In April, Harvey L. Massey, chairman and CEO of Massey Services, received the distinguished national Horatio Alger Award for 2016. Each year, the Horatio Alger Association honors business and civic leaders who have succeeded despite facing adversity and who are committed to both philanthropy and higher education.

“While I sincerely appreciate the recognition that we’ve received, the real reward is knowing that we are making a difference in our communities and our industry,” Massey told PCT. “That being said, being selected for the Horatio Alger Award is the most prestigious and the highest recognition in my life and it is truly an honor to be in the company of such esteemed and accomplished individuals.”


The award is fitting for the native of Melville, La., (population 1,900) who came from a humble upbringing to build Massey Services into a hugely successful pest management business. Horatio Alger Jr. was a prolific 19th century American author, known for his many young-adult fiction novels about impoverished boys and their rise from humble backgrounds to lives of middle-class security and comfort through hard work, determination, courage and honesty.

Massey first learned these skills and values while working for his family’s general store as a young man. “Horatio Alger symbolizes a ‘can-do spirit’ and illustrates how an individual’s initiative can allow anyone to achieve their dreams, regardless of the circumstances,” Massey said. “These characteristics were instilled in me at an early age by my mother, father and grandfather and we’ve tried to instill the same qualities in our children. Work hard. Never give up. And never stop learning.”

Massey has always lived by the motto “to whom much is given much is expected” and he has become one of Central Florida’s leading philanthropists. He and Carol, his wife of 52 years, are ardent supporters of the arts and education. Moreover, volunteerism is one of the key touch points in the company’s guiding philosophy; Massey and team members are deeply involved with activities and organizations in the communities it serves. Some of the organizations in which Harvey Massey has served include chair of the Orange County Arts and Cultural Affairs Task Force; vice chairman of the Expressway Authority; chairman of United Arts; and chairman of the Rollins College Center for Advanced Entrepreneurship Program. Additionally, he currently serves on the Board of Directors of the Edyth Bush Charitable Foundation.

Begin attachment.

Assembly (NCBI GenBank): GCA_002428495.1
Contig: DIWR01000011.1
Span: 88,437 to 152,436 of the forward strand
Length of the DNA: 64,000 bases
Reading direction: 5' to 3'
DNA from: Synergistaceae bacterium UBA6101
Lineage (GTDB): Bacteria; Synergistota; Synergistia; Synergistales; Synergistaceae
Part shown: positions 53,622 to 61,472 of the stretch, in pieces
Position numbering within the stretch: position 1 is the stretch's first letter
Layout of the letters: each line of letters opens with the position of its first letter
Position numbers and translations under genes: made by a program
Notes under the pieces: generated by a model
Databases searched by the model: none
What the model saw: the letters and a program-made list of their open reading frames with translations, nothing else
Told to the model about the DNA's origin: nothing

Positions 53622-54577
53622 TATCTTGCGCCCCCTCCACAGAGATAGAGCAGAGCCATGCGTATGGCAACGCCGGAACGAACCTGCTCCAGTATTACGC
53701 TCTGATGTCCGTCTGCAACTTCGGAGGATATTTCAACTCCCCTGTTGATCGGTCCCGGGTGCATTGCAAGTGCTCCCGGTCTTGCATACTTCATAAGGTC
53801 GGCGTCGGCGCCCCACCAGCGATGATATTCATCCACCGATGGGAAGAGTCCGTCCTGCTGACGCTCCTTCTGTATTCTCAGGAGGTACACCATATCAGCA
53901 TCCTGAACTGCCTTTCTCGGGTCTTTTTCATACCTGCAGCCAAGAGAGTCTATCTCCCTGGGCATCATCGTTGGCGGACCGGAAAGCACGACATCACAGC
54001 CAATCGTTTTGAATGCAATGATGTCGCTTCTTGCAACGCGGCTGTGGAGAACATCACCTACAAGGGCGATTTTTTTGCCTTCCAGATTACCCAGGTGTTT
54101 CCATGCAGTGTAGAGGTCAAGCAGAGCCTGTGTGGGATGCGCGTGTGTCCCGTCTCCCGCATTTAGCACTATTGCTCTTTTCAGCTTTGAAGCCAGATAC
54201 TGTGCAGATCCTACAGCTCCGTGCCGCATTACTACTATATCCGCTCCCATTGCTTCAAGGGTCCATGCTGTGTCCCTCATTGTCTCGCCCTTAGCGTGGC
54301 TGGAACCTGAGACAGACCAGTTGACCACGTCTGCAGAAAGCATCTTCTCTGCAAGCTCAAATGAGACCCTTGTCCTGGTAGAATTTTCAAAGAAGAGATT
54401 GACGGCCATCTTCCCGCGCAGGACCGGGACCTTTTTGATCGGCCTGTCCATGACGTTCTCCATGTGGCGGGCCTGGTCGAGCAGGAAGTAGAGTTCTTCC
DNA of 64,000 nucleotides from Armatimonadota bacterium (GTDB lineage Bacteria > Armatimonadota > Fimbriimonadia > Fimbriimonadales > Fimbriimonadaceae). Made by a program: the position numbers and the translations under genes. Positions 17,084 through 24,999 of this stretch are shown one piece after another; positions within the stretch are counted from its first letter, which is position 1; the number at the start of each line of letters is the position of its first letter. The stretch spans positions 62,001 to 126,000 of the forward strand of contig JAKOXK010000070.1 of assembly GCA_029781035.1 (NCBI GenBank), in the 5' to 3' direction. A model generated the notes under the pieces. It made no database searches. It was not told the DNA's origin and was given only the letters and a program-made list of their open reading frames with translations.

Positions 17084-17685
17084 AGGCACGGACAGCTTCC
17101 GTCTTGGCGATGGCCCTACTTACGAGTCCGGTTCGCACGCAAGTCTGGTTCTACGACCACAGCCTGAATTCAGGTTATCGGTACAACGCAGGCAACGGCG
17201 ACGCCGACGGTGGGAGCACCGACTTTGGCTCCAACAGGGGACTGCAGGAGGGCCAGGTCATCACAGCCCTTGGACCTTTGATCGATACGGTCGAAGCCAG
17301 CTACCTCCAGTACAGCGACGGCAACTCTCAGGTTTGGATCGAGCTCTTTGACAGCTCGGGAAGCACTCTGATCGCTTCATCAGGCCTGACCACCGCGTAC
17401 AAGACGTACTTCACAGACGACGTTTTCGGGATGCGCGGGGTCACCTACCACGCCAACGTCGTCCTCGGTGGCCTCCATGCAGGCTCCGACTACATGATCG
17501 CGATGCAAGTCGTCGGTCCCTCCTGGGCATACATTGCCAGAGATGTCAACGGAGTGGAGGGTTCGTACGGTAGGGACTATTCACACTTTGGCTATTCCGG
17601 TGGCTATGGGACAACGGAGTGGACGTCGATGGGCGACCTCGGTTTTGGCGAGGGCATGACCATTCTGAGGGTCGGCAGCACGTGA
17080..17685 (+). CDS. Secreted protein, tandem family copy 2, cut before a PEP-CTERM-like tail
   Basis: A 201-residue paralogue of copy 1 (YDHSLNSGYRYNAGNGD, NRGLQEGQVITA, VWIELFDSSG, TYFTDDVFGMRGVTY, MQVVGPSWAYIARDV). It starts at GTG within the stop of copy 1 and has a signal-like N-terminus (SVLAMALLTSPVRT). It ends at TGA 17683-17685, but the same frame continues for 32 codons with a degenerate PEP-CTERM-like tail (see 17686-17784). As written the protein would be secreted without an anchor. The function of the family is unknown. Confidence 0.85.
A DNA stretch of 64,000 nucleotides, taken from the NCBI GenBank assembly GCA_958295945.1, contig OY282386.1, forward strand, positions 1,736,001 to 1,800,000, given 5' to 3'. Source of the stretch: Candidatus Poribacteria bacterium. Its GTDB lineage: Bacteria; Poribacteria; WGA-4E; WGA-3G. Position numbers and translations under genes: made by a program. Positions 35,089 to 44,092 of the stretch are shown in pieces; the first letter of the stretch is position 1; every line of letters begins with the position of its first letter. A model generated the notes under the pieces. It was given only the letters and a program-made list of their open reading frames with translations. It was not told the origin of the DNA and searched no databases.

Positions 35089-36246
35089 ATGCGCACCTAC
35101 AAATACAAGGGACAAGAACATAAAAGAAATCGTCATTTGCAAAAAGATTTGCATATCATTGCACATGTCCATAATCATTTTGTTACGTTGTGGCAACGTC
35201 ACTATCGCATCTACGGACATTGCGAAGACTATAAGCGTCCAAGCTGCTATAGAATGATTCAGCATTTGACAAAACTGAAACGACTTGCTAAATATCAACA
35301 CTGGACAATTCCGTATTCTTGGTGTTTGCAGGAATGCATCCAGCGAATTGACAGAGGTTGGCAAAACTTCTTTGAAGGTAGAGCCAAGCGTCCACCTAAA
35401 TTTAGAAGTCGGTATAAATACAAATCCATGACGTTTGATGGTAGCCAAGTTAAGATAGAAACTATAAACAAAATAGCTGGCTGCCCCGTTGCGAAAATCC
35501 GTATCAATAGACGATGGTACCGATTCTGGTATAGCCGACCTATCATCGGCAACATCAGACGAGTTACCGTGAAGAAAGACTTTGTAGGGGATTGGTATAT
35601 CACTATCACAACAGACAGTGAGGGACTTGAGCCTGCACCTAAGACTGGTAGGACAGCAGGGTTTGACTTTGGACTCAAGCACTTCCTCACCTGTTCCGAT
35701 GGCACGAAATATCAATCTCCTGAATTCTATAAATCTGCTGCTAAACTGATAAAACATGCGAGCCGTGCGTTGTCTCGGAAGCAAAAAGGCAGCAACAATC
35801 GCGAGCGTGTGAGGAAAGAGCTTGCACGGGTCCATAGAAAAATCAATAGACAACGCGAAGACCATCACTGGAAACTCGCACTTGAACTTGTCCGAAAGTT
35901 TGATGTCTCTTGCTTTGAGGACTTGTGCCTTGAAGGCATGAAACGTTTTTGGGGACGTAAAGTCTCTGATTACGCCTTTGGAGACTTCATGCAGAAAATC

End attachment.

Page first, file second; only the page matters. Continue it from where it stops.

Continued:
Harvey Massey in front of the steps of the U.S. Supreme Court in Washington, D.C.
The Horatio Alger Association honored Massey and 12 other new Members during its 69th Annual Awards Induction Ceremonies in Washington, D.C., in April. Massey said “not in my wildest dreams” did he think he would one day receive the Horatio Alger Award in the hallowed halls of the U.S. Supreme Court.

“While I honestly don’t spend a great deal of time looking back, I am thankful to have had the opportunity to work with great mentors such as O. Wayne Rollins at Orkin and Carlos Cantu at Terminix, both of whom have also received the Horatio Alger Award,” he said.

One of the most important functions of the Horatio Alger Association is its scholarship program, and 106 national scholars were recognized alongside the 13 new Alger Award winners in April. Since the establishment of its scholarship program in 1984, the Horatio Alger Association has afforded more than 22,000 students the opportunity to pursue a college education. These exceptional young scholars — acknowledged for their unwavering commitment to continuing their education and serving their communities despite facing incredible hardships — were recognized at the awards ceremony and interacted with Horatio Alger Members, many of whom will serve as mentors as the scholars enter college.

“The association brings talented people together for the very worthwhile cause of providing young people who have also faced adversity with the ability to pursue their dreams through education,” Massey said. “At Massey Services, we have always been committed to education and we are delighted to expand our involvement with Horatio Alger Scholars and the investment in our youth, our country and, most importantly, our future.” — Brad Harbison